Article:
Cleveland labor gears up for fights on multiple fronts
Summit Academy teachers on strike in suburban Parma. | Cleveland ACTS/Twitter

CLEVELAND – Like bees preparing to swarm, delegates to the Feb. 13 AFL-CIO meeting in Cleveland gathered to plan actions to support workers rights to organize, strike, hold political office and protect their working conditions. The meeting revealed the wide ranging attack now facing organized labor.

“We will be much weaker if we lose these fights,” Harriet Applegate, the federation’s Executive Secretary, told the delegates, as they wrote letters to Congress opposing off-shoring of jobs at AT &T and to the owners of the Plain Dealer to stop a plan to bust the News Guild.

The delegates also made plans to join the picket line of charter school teachers in a strike set for Feb.19.

Applegate urged affiliated unions to search for members to run in this year’s suburban elections and said the federation would provide training so candidates could be ready to campaign for labor’s programs.

She also called on unions to support progressive initiatives in the new Congress such as the “Green New Deal,” Medicare for All and tuition-free college and insist that prevailing wage and fair labor standards are enforced in all construction projects.

Teachers at the Summit Academy in suburban Parma announced they would strike for union recognition, better staffing and improved school maintenance.  After a boisterous packed school board meeting Feb. 12, members of Cleveland ACTS (Alliance of Charter Teachers and Staff) decided they would walk off the job to protest lack of nurses and maintenance workers at the school serving special needs children.

They reported broken ceiling tiles, dirty classroom walls with holes and that the school forces children to clean bathrooms in the facility where there was a recent outbreak of scabies.  The parents overwhelmingly support the teachers, they said, in what is set to be the state’s first charter school strike.  Local unions and community groups have pledged to donate to the union strike fund and the federation is mobilizing to join the picket line.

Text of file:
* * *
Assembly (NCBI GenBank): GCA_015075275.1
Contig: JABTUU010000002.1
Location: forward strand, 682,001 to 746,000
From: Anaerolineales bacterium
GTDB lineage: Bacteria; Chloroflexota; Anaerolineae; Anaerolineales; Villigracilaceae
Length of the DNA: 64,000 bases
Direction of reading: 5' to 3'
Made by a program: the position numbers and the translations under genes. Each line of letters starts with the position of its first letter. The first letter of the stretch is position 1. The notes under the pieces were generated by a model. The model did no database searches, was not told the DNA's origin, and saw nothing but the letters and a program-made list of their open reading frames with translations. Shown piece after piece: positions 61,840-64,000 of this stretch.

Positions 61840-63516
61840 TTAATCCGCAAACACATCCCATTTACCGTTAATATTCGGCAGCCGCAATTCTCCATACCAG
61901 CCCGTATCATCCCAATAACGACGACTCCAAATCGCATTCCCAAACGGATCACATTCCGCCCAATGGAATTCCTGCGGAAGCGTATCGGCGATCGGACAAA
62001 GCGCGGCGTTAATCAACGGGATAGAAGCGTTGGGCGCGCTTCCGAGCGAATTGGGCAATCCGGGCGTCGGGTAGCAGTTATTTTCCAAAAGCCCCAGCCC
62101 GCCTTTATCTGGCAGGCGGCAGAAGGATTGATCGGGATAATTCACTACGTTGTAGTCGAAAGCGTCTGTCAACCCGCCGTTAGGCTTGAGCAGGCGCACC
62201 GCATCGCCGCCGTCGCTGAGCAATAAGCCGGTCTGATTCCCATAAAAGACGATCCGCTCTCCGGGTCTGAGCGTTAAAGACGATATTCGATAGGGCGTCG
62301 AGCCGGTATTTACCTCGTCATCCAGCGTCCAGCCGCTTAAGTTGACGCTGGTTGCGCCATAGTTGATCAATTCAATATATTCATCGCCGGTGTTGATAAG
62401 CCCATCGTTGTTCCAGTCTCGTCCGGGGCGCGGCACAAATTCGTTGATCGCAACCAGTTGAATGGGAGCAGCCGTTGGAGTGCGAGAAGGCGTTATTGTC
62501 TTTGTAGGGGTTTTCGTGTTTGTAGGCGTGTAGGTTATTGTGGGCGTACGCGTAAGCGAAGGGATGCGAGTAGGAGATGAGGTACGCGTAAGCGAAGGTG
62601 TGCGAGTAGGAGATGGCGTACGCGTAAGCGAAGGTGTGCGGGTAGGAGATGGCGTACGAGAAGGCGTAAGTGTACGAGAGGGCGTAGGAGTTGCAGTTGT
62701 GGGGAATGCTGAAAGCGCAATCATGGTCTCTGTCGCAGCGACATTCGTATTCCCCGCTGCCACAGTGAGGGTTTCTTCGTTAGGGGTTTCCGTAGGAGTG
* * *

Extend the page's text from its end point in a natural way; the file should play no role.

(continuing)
Rachel Dissell, an 18 year veteran reporter at the Plain Dealer, urged support to beat back a union busting drive by Advance Corporation, the paper’s parent company.  The company announced plans to outsource the jobs of one third of the Guild members to out-of-state technicians, who would write headlines and edit articles by local reporters.  This would not only eliminate jobs but would deprive the entire community of adequate coverage of local news.  The paper’s cultural writers and leaders of Musicians union Local 4 held a highly successful concert Feb. 9 with close to 500 in attendance to rally support for the embattled Guild.

After her speech the federation agreed to launch a community-wide solidarity committee to support the Guild, by writing letters to the management, and involving public officials, businesses and community organizations of all kinds.

At the urging of Gary Kundrat, president of CWA Local 4340 delegates wrote letters to Congress demanding an investigation into how $21 billion in tax breaks AT&T received in President Trump’s tax cut for the rich measure had been spent.  AT&T had lobbied for the law, promising to create 700 new jobs, but instead has offshored thousands of jobs to low wage countries in Asia and has stalled meaningful talks for a new contract for nearly a year.

Speaking on behalf of Amalgamated Transit Union Local 268, Dan O’Malley reported on plans by the Regional Transit Authority to cut jobs and routes.

“Ohio cut funds and now spends less on public transportation than South Dakota, a much less populous state,” he said.

Steelworker delegate James Evanoff reported that the Trump Administration has ended the requirement that employers file electronic reports of accidents with the Occupational Safety and Health Administration and that the National Labor Relations Board has ruled that picket line use of inflatable balloons depicting strike breakers as rats was illegal claiming it constituted a secondary boycott.


Rick Nagin
Rick Nagin

Rick Nagin has written for People's World and its predecessors since 1970. He has been active for many years in Cleveland politics and the labor movement.